I prefer to roast them, either alone or with carrots and onions. The dry heat of the oven helps intensify parsnips’ flavor and adds visual appeal via the browning effect that culinarians and “Jeopardy” contestants know as the Maillard reaction.

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Warm your tummy with non-alcoholic toddy

This time of year brings no shortage of baked treats, cold nights, and good times with family and friends. One thing that goes well with all of them? A hot beverage that warms the tummy.

While coffee and tea are the most popular choices, I tend to avoid caffeine after a certain hour of the evening. And because of the headaches they induced, I found myself having to avoid libations with spirits in them. Yet I still craved the kick that comes from a hot toddy.

This led to experimenting with various infusions that would warm my soul but wouldn’t hurt my head, not to mention also be appropriate for those of all ages.

The result is my Teetotaler’s Toddy, a hot, non-alcoholic drink that provides plenty of kick thanks to fresh ginger and a pinch of cayenne, yet sweetness and depth from honey and cinnamon. Like a traditional toddy, it’s a snap to make. If you can boil water, you’re halfway there. Here’s how to finish it:

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Recipe: Pumpkin Pecan Pancakes

So the day of thanks has come and gone, and you’re probably still recovering from the celebratory meal. Welcome to the holidays and the bounty of leftovers that come with it.

Many recipes at this time of year have to do with leftover turkey but overlook the supporting cast from that Thanksgiving meal. Yet those pantry extras deserve just as much respect and can allow for even greater culinary creativity.

Take that canned pumpkin purée, for example. While most people will use it to make pie, canned pumpkin adds a delicious sense of the fall season to other foods such as breads, cookies, and soup. Or even pancakes.

Pumpkin and pancakes may seem unlikely partners at first, but the purée blends seamlessly into the batter. When cooked, you get orange-hued pancakes that are autumn on a plate. I like to add pecans, another staple of the season easily found in markets, for a bit of crunch and extra flavor.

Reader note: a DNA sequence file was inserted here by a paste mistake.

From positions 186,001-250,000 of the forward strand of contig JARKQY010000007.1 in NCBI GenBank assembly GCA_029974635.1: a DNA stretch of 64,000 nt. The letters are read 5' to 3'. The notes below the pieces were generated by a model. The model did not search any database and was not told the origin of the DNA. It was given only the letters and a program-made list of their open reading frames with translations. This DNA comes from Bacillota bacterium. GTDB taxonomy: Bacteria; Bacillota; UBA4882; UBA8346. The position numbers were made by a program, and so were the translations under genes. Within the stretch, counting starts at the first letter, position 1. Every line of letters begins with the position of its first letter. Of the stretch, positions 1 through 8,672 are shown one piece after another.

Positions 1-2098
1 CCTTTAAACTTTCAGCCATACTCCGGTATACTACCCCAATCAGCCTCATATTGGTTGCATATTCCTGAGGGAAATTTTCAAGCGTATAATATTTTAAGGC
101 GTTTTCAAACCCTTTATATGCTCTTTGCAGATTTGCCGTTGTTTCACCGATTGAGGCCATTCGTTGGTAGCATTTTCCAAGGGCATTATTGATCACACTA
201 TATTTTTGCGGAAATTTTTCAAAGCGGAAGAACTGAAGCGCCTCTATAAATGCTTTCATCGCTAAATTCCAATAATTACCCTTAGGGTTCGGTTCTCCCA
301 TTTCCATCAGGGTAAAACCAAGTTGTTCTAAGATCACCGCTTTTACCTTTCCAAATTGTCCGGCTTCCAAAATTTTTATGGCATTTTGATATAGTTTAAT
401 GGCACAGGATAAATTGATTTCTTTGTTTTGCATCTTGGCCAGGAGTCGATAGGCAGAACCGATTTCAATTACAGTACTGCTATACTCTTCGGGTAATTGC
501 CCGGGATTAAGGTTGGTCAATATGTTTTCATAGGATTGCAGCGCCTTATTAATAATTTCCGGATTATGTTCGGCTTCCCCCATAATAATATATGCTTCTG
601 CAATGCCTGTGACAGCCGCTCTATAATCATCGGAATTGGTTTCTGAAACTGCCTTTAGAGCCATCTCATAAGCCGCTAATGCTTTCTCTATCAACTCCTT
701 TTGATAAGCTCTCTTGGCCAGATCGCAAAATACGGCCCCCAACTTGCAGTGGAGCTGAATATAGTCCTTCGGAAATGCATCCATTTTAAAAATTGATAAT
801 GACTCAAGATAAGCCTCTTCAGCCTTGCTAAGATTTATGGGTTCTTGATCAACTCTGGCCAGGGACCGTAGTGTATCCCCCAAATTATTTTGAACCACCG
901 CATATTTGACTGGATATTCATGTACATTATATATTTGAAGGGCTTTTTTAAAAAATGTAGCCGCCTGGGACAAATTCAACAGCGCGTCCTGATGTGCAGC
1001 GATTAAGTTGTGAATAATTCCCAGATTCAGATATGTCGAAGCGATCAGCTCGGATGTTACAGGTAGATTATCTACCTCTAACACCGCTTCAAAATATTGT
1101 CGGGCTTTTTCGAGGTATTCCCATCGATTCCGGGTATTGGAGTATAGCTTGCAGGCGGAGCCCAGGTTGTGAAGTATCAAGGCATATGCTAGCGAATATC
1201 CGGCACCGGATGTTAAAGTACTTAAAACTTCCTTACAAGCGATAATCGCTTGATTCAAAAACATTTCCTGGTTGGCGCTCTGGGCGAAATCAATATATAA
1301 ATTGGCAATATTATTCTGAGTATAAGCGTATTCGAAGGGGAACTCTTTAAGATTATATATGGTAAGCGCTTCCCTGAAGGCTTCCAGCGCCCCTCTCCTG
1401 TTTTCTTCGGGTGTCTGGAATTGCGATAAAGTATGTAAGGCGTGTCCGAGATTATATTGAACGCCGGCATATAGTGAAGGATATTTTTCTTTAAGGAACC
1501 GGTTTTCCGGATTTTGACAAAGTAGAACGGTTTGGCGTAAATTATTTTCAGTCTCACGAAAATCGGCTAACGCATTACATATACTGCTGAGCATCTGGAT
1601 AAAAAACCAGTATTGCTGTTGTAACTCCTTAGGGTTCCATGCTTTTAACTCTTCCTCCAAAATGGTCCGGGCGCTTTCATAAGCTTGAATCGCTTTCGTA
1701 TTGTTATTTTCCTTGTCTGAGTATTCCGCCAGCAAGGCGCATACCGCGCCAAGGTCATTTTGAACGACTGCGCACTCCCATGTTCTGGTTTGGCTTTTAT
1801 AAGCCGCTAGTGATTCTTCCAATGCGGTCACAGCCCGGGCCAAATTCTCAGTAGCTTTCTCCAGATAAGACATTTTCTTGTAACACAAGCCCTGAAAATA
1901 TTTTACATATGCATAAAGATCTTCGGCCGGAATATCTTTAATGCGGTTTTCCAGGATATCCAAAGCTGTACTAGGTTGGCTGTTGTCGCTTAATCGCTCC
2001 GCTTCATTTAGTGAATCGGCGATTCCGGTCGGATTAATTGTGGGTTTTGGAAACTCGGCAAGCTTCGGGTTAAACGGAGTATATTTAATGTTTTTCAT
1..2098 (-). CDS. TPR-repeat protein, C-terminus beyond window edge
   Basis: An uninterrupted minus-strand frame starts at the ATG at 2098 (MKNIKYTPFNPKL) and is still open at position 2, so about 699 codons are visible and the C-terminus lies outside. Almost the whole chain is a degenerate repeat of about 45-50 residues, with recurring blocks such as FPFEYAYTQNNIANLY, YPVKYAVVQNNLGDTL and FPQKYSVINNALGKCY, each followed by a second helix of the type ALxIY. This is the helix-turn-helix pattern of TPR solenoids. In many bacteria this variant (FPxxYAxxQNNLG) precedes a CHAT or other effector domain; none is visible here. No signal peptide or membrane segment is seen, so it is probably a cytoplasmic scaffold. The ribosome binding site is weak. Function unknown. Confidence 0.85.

With this recipe, you can quickly and easily use that extra can of pumpkin purée (or have a reason to try the stuff in the first place) and load up on some breakfast carbs ahead of the holiday madness.

Let’s make some pumpkin pecan pancakes.

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Easy recipe: You can rock these Ranchero Beans

I probably don’t need to tell you that beans are magnificent. Yes, you probably already know that they’re packed with stuff like protein, fiber and other nutrients that will do your body good, all while being very low in fat and simple sugars. They are also extremely inexpensive. Even in canned form, at about a buck a pound, it’s hard to find a food that packs this much nutritional density for the price.

Beans are also very adaptable. And that’s a good thing, because let’s face it: When eaten alone, popular beans such as pintos aren’t exactly multifaceted in their flavor. But throw in other ingredients and some seasoning to the party, and the beans that anchor a dish can be eaten and enjoyed in a whole new light.

I recently stumbled upon one such dish – ranchero beans – in the deli section of a Ralphs of all places, and was surprised at how well the humble pinto livened up with a larger culinary cast. I promptly decided to re-create this recipe myself, adding even more impact with additional ingredients.

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Recipe: Hearty Tomato Basil Soup

As autumn sets in and the temperatures outside fall accordingly, nothing warms the body and soul quite like a sturdy bowl of soup. Among the easiest, least expensive and most nutritious to make is tomato soup. Served as an appetizer or a dinner with bread or sandwiches, it is a perennial favorite that can be tailored to a variety of tastes.

If your idea of making soup is opening a can and turning on a microwave, I have good news for you: Making it the homemade way involves not a whole lot more work, yet tastes worlds better. And because you control the ingredients that go into your soup, there’s no guessing as to how much sodium or other less-than-good-for-you things lurk in that bowl.

My version of this soup uses canned tomatoes in diced and crushed form. Not only are these main ingredients inexpensive, they’re always “in season” and ready when you are. Because this tomato soup relies on the real thing and plenty of other veggies, it’s thick and hearty. This recipe calls for chicken broth, but for a vegetarian version, vegetable broth can be used instead. The soup can be served chunky or blended for an even texture. If you have an immersion blender, now is the time to use it. The pureeing can also be done in small portions in a regular blender.

Lastly, I like to introduce both dry and fresh basil leaves for added essence. If you want some kick, add crushed peppers or even a dash of horseradish to the mix. Here’s how to make tomato soup.

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Easy Recipe: Frozen Yogurt Breakfast Bars

We’ve all been told a million times how breakfast is the most important meal of the day, the one that literally fuels our body as we set off to tackle traffic, work, school or whatever else the morning throws at us. But in our rush to get out the door, it’s all too easy to skip what seems like a culinary inconvenience.

And here’s where this week’s recipe arrives to save the day. Cereal and yogurt are simple go-to’s when we’re running short on time and motivation, but they can get old fast. Enter the Frozen Yogurt Breakfast Bar. This was a staple in my wife’s family when she was growing up. With five kids to dress, feed and get out the door, any shortcuts were welcome and they swore by this one. If my wife’s memory serves, it was obtained decades ago from the side of a Grape-Nuts box.